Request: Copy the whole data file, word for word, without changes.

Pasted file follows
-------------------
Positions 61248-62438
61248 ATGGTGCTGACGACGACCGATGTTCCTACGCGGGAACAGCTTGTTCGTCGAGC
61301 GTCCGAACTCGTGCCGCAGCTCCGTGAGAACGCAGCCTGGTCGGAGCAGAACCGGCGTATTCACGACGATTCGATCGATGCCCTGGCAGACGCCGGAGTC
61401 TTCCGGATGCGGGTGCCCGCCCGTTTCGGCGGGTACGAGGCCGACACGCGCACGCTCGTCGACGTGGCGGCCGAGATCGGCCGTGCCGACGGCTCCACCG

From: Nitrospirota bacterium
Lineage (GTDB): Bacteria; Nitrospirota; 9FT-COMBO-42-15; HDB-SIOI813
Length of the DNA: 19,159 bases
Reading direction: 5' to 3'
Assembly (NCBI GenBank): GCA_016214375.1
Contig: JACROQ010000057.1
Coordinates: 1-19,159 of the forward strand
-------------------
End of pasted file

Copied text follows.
Positions 61248-62438
61248 ATGGTGCTGACGACGACCGATGTTCCTACGCGGGAACAGCTTGTTCGTCGAGC
61301 GTCCGAACTCGTGCCGCAGCTCCGTGAGAACGCAGCCTGGTCGGAGCAGAACCGGCGTATTCACGACGATTCGATCGATGCCCTGGCAGACGCCGGAGTC
61401 TTCCGGATGCGGGTGCCCGCCCGTTTCGGCGGGTACGAGGCCGACACGCGCACGCTCGTCGACGTGGCGGCCGAGATCGGCCGTGCCGACGGCTCCACCG

From: Nitrospirota bacterium
Lineage (GTDB): Bacteria; Nitrospirota; 9FT-COMBO-42-15; HDB-SIOI813
Length of the DNA: 19,159 bases
Reading direction: 5' to 3'
Assembly (NCBI GenBank): GCA_016214375.1
Contig: JACROQ010000057.1
Coordinates: 1-19,159 of the forward strand